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Interview: Ruth Davidson MSP | So So Gay magazine

Although the Conservatives are in power at Westminster, Scottish Conservatives have been something of an endangered species for quite some time. Given the party’s less than sterling history on gay rights, it came as a surprise to some that there are now more openly gay Tories gracing Parliament’s benches than any other political party. North of the border, the party can now point to another reason to believe that it has shed its ‘nasty party’ image in the LGBT community, with the recent election of Ruth Davidson MSP. Davidson is now Holyrood’s only lesbian MSP, after Lib Dem Margaret Smith lost her seat to the SNP.

Davidson, a former BBC journalist, represents the Glasgow region, and lives in Partick with her partner. Just over a month after assuming her seat in Holyrood, she spoke exclusively to So So Gay about her election, her conservatism and her hopes for Scotland.

SSG: Congratulations on your election to the Scottish Parliament. How have your first few weeks in office been?

Ruth Davidson MSP: Manic! It’s a strange time. I’ve been trying to sort out an office and a team, and familiarise myself with the Outlook system; the same things that everyone goes through when they start a new job. But I’m also preparing for my maiden speech and there’s a reception with the Duke and Duchess of Rothesay [Prince Charles and Camilla, Duchess of Cornwall’s titles in Scotland] to prepare for.

Why did you stand for election, and what do you hope to achieve for your constituents during your time in office?

I was one of those who came forward when David Cameron went on the Andrew Marr show and said ‘We want candidates that have had a real life’; not career politicians who’ve been the social secretary of the local Conservative branch for twenty-odd years, but people who have Conservative values and think that they might be able to give something to the party. I was a journalist before I entered politics, so I was always questioning the decisions that politicians were making, and it was a natural progression to make the transition to this side of the fence.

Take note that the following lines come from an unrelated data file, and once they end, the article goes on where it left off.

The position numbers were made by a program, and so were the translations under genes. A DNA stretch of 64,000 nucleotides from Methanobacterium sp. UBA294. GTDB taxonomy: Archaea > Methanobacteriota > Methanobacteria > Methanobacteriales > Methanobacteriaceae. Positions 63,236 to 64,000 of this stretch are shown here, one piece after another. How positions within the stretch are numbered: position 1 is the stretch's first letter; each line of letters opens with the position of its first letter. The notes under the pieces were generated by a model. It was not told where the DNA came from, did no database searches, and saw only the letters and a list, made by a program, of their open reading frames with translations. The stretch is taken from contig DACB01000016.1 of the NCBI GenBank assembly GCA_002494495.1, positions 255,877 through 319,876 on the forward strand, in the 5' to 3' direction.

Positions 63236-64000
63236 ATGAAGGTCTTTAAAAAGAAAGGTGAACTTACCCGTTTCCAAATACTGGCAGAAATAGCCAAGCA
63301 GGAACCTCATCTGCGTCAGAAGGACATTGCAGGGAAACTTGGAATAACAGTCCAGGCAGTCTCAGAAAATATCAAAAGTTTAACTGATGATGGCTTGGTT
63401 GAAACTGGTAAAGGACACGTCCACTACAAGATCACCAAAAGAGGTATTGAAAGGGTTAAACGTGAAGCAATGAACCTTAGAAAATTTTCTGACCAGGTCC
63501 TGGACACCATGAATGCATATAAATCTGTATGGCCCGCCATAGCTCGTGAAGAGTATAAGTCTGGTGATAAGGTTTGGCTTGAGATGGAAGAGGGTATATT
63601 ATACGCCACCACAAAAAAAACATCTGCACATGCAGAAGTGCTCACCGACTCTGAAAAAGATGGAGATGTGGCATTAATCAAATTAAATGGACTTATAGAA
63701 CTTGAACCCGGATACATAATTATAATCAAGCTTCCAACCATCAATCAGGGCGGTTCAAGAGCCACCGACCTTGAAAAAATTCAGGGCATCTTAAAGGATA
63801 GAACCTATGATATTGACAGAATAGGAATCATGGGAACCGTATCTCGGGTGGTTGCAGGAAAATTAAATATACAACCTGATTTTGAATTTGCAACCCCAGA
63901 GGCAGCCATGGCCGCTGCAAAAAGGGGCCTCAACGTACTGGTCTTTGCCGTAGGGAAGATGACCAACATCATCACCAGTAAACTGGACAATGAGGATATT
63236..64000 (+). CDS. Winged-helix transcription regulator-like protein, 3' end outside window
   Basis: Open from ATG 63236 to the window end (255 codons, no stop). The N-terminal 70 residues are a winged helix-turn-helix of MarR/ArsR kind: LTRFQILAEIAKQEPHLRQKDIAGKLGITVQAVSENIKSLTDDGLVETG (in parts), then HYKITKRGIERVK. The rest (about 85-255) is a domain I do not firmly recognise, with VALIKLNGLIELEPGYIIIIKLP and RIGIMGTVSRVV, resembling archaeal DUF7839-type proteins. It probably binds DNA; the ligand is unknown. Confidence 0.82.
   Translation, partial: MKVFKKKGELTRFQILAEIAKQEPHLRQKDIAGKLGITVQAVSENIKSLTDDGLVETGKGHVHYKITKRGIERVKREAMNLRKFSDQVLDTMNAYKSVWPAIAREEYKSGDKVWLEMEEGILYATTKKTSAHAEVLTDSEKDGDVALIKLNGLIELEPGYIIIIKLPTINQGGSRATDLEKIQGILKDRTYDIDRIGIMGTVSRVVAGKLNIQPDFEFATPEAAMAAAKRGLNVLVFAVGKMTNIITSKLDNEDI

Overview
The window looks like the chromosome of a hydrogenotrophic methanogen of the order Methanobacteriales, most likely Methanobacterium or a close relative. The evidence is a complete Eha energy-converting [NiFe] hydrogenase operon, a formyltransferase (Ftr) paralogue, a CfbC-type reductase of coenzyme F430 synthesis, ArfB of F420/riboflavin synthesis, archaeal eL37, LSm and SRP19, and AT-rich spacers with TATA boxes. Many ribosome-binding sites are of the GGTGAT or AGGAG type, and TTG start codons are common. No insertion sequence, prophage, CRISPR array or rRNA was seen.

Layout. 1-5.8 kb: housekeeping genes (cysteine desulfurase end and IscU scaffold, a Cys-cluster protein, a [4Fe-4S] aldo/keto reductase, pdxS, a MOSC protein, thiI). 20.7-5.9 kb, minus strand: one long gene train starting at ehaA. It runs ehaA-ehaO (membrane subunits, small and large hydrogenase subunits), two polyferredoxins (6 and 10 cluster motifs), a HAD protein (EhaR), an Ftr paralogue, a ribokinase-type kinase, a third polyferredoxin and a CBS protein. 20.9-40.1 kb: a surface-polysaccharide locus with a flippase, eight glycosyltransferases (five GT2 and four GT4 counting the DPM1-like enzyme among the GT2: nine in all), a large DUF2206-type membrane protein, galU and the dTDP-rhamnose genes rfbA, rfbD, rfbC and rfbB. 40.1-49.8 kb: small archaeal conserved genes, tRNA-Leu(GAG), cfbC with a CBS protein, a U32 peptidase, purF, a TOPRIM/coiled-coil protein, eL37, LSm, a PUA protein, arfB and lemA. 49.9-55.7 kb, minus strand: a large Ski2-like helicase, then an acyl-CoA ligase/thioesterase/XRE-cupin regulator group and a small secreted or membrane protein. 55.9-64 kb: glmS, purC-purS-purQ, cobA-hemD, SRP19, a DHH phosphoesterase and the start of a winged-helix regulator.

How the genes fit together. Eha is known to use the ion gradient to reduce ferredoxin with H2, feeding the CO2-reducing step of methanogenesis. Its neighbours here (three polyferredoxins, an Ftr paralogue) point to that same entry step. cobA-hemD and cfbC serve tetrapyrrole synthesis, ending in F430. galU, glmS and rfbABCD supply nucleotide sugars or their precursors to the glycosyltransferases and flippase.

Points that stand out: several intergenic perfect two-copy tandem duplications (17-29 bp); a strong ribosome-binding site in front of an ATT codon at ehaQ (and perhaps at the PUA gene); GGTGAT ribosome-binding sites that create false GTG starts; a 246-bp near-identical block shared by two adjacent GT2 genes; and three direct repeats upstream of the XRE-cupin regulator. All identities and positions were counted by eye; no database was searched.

Glasgow is a fantastic, vibrant city: however, it has significant problems. We’ve huge issues with things like life expectancy, health outcomes and educational attainment. There are problems that we need to deal with. I want to speak up for Glasgow at Edinburgh, and ensure that it gets the attention that it needs, and I want to ensure that we make progress on the issues that are holding the city back. I also want to be a part of the big Conservative voice at a national level.

What do you think the Conservative Party in Scotland needs to do to grow its support north of the border?

We need to reach out to groups of people that we haven’t formally embraced. I think we’re seen to talk too much to ourselves. The David Cameron revolution that happened down south doesn’t seem to have hit Scotland; we need to be able to embody a new type of Conservatism, one that’s modern and in touch and understands what families need. The Conservatives have a huge opportunity in Scotland; a lot of people who voted for Alex Salmond don’t believe in independence. They’re the sort of floating voters that won’t stay with him forever and there’s a huge base there that we can tap into.

Many of our readers will still associate the Conservative Party with Section 28. Do you think that the party has managed to shake off its spectre, and has it really changed in its attitudes towards the LGBT community?

I think we’ve gone a long way towards shaking off that image. When David Cameron became party leader he stood up in front of a Stonewall audience and said ‘I apologise for Section 28, we got it wrong’; that’s pretty unequivocal. The policy has been reversed and we’ve moved on. The Conservative Party as a parliamentary group has more gay representatives than the other main parties put together, and I think there’s huge support for the party amongst the LGBT community; you’ve just got to look at our membership. We’ve said that we’re sorry for Section 28. I don’t think that there’s much more to do on the issue.

I’m sure that it will have left an indelible spectre over the party in some peoples’ minds, and there are people who will always hold it against the party because they don’t like the party or they don’t like the party’s stance on something, and they can’t let it go. It’s probably the same as how Clause 4 has obstructed the Labour Party, but we have to move on. I certainly believe that the Party has changed in its attitudes towards the community; I wouldn’t be a part of it if I didn’t.

You’re not the first lesbian MSP, but you’re currently the only sitting lesbian MSP. Do you feel that that gives you an obligation not just to your regional constituents, but to the lesbian community more widely in Scotland?

I’m not sure. First and foremost I’m a regional MSP. If other people want to invite me to things as a lesbian MSP then I’m happy to attend and I’m happy to speak up. I’m very open about my background and what I am. Have I attended pride rallies, have I done stuff to do with the community? Yes I have. Is that the only policy area I’m interested in? No, it’s not.

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